HSE Spring Sports: Empty Stands, Empty Wallets

Lauren Kopka

The spring athletic season of 2019-20 was cut abruptly short for most athletes. When the HSE board decided to allow fall athletics to take place, it seemed like a miracle to the many high school athletes at Hamilton Southeastern who only wanted the chance to prove themselves on the field or court. However, the lack of fans allowed to cheer on their teams in person this fall has transferred a financial burden on the 2020-21 spring sports. Parent Volunteers and Administration alike are facing challenges this year to fund school sports.


“Athletics is down $80,000 for everything… football and basketball are big money-makers. Those two sports bring in almost all the money in that fund’s athletics. Your spring sports,  a lot of them lose money,” Fundraising Coordinator for HSE Lacrosse Denise Retzner said. “So, if you weigh out ticket sales to what it actually costs to run that sport, probably most of your springs sports will be loses. It’s covered by football and basketball.”


Due to the restrictions on the number of spectators allowed, the biggest money-making sports were unable to bring in nearly as much money as they have in other years. Another way that sports are funded is by selling raffle tickets and hosting silent auctions to afford everything that the athletes could possibly need.


“The fundraisers we did were a summer golf outing, and we usually do auction baskets with it. The boys go out and sell raffle tickets and we usually have about 40 baskets. And [the raffle tickets] sell $20 a piece so we usually bring in $20,000 easy just from the raffle tickets,” Retzner said. “… we were unable to do baskets and stuff because we couldn’t go around to vendors and restaurants to get donations for the baskets. Because restaurants were really hurting and they’re not going to give free stuff away when they’re already down so much.”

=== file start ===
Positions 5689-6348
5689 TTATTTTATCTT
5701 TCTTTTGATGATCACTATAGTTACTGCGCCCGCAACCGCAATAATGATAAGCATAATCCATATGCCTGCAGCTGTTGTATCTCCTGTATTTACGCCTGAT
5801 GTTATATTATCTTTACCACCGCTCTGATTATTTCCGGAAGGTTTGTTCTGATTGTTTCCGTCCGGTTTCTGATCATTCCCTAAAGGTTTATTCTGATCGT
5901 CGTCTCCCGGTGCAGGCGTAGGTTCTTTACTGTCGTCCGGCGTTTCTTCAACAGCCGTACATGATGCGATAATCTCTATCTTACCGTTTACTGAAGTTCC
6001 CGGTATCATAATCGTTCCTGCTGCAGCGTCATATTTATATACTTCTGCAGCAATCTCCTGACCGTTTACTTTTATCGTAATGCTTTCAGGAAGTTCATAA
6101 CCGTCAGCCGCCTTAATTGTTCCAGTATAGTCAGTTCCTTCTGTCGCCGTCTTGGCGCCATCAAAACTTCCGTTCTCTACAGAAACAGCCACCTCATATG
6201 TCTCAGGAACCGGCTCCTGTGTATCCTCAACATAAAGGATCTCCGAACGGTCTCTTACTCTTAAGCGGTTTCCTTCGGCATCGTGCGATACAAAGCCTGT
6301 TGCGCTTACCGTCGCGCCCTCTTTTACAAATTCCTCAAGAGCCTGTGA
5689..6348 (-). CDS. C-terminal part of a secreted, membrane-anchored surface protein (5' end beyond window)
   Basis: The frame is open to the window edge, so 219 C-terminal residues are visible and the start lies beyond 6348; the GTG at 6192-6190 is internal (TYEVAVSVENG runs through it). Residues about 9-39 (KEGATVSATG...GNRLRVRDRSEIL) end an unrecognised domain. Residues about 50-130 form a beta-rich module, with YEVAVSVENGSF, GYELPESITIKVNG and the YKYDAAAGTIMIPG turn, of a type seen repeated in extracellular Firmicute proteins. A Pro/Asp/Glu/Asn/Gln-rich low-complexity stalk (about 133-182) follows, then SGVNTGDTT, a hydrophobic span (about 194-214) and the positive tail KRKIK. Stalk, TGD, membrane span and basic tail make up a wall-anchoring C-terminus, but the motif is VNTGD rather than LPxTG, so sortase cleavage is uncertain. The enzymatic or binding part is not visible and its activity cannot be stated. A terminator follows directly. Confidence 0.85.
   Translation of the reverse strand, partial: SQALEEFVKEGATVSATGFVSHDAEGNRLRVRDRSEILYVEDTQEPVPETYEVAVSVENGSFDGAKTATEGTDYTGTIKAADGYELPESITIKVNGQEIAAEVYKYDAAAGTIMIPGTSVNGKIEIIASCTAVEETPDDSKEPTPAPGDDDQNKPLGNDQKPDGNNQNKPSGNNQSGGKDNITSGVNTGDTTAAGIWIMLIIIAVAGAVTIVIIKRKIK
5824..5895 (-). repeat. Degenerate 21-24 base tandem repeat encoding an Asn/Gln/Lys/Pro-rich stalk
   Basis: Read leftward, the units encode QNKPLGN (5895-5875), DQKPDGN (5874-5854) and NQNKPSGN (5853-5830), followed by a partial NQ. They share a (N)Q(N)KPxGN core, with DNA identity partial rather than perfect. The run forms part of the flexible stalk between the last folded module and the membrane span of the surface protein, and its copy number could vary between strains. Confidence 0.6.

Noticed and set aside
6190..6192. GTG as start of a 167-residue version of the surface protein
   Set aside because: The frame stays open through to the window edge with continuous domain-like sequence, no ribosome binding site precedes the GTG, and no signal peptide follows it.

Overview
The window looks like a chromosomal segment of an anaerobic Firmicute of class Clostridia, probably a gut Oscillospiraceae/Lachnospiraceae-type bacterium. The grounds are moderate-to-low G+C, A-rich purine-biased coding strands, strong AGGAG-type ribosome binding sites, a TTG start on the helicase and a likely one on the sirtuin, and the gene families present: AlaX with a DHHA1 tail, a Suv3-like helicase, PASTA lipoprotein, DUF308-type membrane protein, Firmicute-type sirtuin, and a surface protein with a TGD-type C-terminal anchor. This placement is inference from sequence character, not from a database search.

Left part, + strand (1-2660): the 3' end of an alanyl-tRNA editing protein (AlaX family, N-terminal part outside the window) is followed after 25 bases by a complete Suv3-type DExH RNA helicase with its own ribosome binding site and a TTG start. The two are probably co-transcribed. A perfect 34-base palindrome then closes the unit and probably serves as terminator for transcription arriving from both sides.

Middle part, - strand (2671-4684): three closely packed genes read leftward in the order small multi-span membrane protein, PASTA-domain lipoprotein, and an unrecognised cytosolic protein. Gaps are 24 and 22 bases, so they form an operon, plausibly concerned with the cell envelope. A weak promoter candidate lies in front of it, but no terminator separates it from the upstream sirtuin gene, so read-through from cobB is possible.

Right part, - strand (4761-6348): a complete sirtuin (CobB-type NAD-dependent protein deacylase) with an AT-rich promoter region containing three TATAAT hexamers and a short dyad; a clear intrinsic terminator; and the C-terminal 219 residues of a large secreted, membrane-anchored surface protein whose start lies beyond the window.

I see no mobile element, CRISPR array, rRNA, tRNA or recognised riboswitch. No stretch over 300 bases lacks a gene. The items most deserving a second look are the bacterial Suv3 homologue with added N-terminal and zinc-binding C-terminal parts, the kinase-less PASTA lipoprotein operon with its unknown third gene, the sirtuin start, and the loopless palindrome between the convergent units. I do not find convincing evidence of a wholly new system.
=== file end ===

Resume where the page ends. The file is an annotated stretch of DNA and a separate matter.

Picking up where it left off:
Many spring sports were forced to cancel or suspend fundraising for last year’s season due to COVID-19. Nonetheless, in spite of budgetary limitations, spring school sports are reported to have little to no visible changes due to the Athletic Department’s smaller budget. The biggest adjustment could possibly be teams not receiving new uniforms this season. In contrast, club sports at HSE such as lacrosse will have huge adjustments in their seasons.


“It’s considered a club sport, and parents are paying for all of that stuff [equipment, jerseys, hospitality],” Retzner said. “We fundraise as much as we can to pay for the cost of that…with lacrosse, again that’s usually covered by parents, but they would go to New York and to Wisconsin and all over the place to play. That’s all been cut out. They’ll do little trips to Cincinnati or somewhere like that, but the big overnight trips are done for at least this year and the kids loved that. And I don’t know if that’s because of Covid or because of funding.”


In light of all the stress surrounding money in the athletic department, spring athletes are remaining grateful to have a season at all, and they are going to take advantage of these upcoming months. To continue and support HSE athletics, keep checking in with teams for when they host fundraisers and attend athletic events.